Cherry Creek’s Parker Wolfe named Gatorade national boys cross country runner of the year after overcoming lingering effects of COVID-19 – The Denver Post

Cherry Creek senior Parker Wolfe takes a deep breath from an inhaler before each big race.

It’s a new step in his cross country preparation resulting from a summer COVID-19 diagnosis. In November, prior to the RunningLane XC national championships in Alabama, doctors discovered another coronavirus-related health concern.

“I had enlarged arteries from COVID,” Wolfe said. “I had to go in and get an IV to help reduce the inflammation and the dilatation of those arteries.”

Lingering symptoms, while frightening, were still no match for his drive to become one of the most decorated prep athletes in state history. On Thursday, Gatorade named Wolfe as its national boys cross country runner of the year — the first winner from Colorado since the award’s inception (2007-08).

Wolfe described his reaction as “shocked” when talking to reporters during a virtual news conference.

“It definitely was my best season ever,” Wolfe said. “Even COVID didn’t really stop it as much as I thought it would. … It definitely was on my mind, and still a worry, but I was able to kind of push through that part and get to the races. And race well.”

Wolfe rose to prominence at Cherry Creek with two 5K course records this season: 14 minutes, 30.1 seconds at the Heritage Classic and 15:10.4 at the Class 5A state meet. His sights kept getting bigger.

At the RunningLane XC national championships, after IV treatment for enlarged arteries, Wolfe turned in a blazing 14:26.9 finish to claim yet another course record. Wolfe took none of the success for granted.

He said that lung issues stemming from COVID-19 held him out for “a good month” back in the summer. A growing number of medical studies also suggest Wolfe is not alone in experiencing some type of heart issue after getting the virus, according to research compiled by heart.org.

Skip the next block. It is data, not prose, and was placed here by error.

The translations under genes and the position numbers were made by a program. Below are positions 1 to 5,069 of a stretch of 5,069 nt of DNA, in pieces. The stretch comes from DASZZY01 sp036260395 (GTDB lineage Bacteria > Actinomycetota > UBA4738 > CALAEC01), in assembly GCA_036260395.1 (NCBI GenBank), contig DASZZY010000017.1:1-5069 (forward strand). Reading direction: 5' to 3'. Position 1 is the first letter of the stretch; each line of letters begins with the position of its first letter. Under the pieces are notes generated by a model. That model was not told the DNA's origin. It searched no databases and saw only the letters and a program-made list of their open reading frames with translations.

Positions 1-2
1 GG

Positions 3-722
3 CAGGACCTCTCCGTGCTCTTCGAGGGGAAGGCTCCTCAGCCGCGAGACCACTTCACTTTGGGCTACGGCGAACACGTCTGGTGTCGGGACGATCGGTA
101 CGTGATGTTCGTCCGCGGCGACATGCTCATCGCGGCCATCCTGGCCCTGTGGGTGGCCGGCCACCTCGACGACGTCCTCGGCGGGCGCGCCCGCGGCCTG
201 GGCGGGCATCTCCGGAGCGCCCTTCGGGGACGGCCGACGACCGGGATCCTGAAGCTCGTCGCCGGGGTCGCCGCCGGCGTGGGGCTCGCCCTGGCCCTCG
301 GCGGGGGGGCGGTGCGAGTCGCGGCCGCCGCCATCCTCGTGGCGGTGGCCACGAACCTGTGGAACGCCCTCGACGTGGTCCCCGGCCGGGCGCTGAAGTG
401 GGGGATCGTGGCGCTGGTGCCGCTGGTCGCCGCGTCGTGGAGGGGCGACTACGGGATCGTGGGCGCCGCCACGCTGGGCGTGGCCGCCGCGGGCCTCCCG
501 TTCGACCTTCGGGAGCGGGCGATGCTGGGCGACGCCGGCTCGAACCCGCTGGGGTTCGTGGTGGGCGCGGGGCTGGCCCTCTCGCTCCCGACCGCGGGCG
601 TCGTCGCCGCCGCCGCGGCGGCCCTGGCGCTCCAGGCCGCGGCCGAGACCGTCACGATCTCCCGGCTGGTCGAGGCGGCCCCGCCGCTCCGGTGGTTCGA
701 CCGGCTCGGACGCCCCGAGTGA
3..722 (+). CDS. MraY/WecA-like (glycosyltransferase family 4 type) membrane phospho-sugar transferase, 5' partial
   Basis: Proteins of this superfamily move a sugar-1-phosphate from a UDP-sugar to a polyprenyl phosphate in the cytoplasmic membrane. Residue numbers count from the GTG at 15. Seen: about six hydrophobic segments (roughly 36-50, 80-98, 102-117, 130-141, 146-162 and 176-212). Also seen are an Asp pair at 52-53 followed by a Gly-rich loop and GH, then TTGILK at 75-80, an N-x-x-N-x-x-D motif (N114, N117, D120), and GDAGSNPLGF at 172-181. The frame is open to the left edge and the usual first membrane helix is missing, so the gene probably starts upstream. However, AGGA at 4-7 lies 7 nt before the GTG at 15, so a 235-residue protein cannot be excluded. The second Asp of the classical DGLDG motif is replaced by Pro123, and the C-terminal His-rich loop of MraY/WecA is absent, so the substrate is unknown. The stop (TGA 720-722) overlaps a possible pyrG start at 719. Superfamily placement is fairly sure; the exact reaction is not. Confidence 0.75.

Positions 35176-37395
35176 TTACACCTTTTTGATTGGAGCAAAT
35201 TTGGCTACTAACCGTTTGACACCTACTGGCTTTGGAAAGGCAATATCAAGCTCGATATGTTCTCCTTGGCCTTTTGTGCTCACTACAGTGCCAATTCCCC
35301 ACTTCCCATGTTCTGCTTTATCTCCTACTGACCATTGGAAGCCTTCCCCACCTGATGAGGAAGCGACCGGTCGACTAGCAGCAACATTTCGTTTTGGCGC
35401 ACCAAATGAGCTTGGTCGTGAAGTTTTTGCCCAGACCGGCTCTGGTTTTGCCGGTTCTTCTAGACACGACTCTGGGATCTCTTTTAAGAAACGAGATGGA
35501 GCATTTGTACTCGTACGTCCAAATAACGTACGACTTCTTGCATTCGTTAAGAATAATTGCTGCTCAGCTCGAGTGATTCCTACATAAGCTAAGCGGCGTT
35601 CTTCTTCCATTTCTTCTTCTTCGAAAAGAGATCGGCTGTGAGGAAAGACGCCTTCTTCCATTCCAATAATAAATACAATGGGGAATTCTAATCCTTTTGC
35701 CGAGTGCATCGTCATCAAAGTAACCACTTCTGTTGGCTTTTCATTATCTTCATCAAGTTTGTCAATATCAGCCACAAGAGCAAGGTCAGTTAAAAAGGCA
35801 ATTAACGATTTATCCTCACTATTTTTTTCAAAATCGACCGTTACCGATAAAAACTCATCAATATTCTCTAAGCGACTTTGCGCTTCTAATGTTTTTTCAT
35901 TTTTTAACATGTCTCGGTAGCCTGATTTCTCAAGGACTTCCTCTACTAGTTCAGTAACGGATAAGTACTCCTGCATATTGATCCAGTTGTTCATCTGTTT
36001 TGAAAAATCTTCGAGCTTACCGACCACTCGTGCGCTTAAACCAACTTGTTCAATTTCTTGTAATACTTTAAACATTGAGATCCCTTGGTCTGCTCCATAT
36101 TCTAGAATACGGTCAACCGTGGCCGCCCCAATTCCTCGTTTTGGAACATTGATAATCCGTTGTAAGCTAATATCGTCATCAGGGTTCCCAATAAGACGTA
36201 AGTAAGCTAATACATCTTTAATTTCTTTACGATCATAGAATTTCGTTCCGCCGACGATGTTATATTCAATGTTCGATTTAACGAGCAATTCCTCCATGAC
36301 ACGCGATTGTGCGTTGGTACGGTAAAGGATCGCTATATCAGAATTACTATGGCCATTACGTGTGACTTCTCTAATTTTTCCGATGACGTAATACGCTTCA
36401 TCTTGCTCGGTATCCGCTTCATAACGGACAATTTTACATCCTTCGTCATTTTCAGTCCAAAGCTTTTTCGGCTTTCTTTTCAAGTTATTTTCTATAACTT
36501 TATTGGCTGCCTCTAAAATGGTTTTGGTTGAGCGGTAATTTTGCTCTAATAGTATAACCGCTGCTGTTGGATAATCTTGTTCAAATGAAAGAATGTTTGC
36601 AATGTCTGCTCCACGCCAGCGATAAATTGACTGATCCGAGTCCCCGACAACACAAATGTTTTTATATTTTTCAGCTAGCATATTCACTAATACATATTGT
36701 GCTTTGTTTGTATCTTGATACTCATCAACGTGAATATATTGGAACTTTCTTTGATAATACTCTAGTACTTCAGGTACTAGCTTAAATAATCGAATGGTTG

“It affected how I trained a lot,” Wolfe said. “I had to take things super easy trying to get back into it. Just get my lungs back in shape from the toll they took from COVID. I would have workouts where my lungs weren’t feeling so good and my coaches would have to pull me out.

“I just let them know that everything was fine. It’s just a bad day.”

Wolfe saved his best performances for race days. Wolfe doesn’t overpower opponents with strength on a final kick toward the finish. He prefers a more sustainable approach.

“I like to run from the front,” Wolfe said. “Especially this year, I’ve gotten more used to it.”

That mentality helped place Wolfe in the national spotlight.

“Parker Wolfe’s season was about quality over quantity,” said Erik Boal, an editor of the running website Dyestat.com. “When he was at his best, there was no one better. … Wolfe went from being the final guy to earn All-American status at Foot Locker nationals in 2019 to one of the country’s most dominant competitors a year later, joining an impressive legacy of outstanding Colorado distance runners.”

Wolfe is signed to run at the University of North Carolina starting next fall as one of the most sought-after cross country recruits in the nation. He will closely monitor his health moving forward while leaving behind an incredible Colorado prep legacy.

“There are definitely a lot of unknowns,” Wolfe said. “I think we’ve gotten through many of the long-lasting effects that could have happened. We caught them pretty early. All of the heart stuff, we kind of got a hold on. I think it’s going away now and starting to get better.

“Overall, I’m not too worried. I feel I’m getting better every day. I noticed from last fall to now, I feel much better, even since my national race. … I’m not too worried about the lasting side effects. I know there will be some. But hopefully, they’ll diminish over time.”

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